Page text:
A plaque attached to the frame explains the subject of the present picture; 'Queen Matilda and her Norman and Saxon maidens working the Bayeaux Tapestry, 67. yards long, to illustrate the Norman Conquest, and to prove William's title to the Throne of England.'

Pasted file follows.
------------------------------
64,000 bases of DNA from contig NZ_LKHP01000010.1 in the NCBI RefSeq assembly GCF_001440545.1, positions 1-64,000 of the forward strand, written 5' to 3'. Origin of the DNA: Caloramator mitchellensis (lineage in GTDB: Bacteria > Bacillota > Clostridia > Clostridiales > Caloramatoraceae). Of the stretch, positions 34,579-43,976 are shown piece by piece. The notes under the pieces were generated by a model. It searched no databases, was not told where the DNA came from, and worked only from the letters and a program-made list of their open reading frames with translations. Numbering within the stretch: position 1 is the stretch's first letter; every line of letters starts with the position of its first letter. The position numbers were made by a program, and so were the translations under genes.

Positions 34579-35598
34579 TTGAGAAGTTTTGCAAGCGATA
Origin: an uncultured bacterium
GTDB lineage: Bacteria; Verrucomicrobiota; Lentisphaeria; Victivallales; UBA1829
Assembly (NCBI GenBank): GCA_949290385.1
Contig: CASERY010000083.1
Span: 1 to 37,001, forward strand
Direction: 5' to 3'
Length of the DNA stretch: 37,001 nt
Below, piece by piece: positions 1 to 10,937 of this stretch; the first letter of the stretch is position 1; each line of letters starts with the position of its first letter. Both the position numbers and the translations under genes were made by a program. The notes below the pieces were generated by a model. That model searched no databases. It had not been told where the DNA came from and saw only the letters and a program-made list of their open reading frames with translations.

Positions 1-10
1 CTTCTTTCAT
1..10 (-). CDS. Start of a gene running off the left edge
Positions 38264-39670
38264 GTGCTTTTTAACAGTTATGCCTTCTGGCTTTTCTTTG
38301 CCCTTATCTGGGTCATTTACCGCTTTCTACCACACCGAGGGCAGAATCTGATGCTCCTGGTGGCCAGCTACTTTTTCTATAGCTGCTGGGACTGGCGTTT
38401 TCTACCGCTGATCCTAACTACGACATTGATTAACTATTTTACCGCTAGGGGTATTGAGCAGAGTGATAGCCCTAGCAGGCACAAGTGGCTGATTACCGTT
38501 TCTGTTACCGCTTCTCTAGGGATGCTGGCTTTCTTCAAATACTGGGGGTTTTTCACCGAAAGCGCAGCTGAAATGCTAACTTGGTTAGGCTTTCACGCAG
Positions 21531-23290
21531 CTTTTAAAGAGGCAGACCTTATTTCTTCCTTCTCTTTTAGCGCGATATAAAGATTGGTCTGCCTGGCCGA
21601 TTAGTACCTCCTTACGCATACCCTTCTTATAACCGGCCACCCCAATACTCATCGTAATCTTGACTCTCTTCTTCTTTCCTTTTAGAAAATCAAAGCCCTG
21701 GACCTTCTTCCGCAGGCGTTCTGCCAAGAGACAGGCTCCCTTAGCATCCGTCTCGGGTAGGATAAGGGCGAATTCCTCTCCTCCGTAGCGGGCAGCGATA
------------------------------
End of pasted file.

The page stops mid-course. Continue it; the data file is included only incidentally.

Queen Matilda, dressed in golden robes holds one of the designs for a scene from the projected work that the various maidens gathered around her are preparing to undertake. A young page lays out dyed threads which one of the weavers selects, whilst the other women gain inspiration from the melodic tales recited to the tune of a lute by a radiant blonde musician. The dusky girl seated beside Matilda, was one of Hicks' favourite models and whose head appears in an almost identical pose in a small painting of the same year The Gypsy Girl (sold in these rooms, 1 July 2004, lot 312) which may have begun its existence as a study for The Bayeaux Tapestry. This painting is among Hicks' most important historical pictures but also shows his ability to capture the varying beauties of womanhood.
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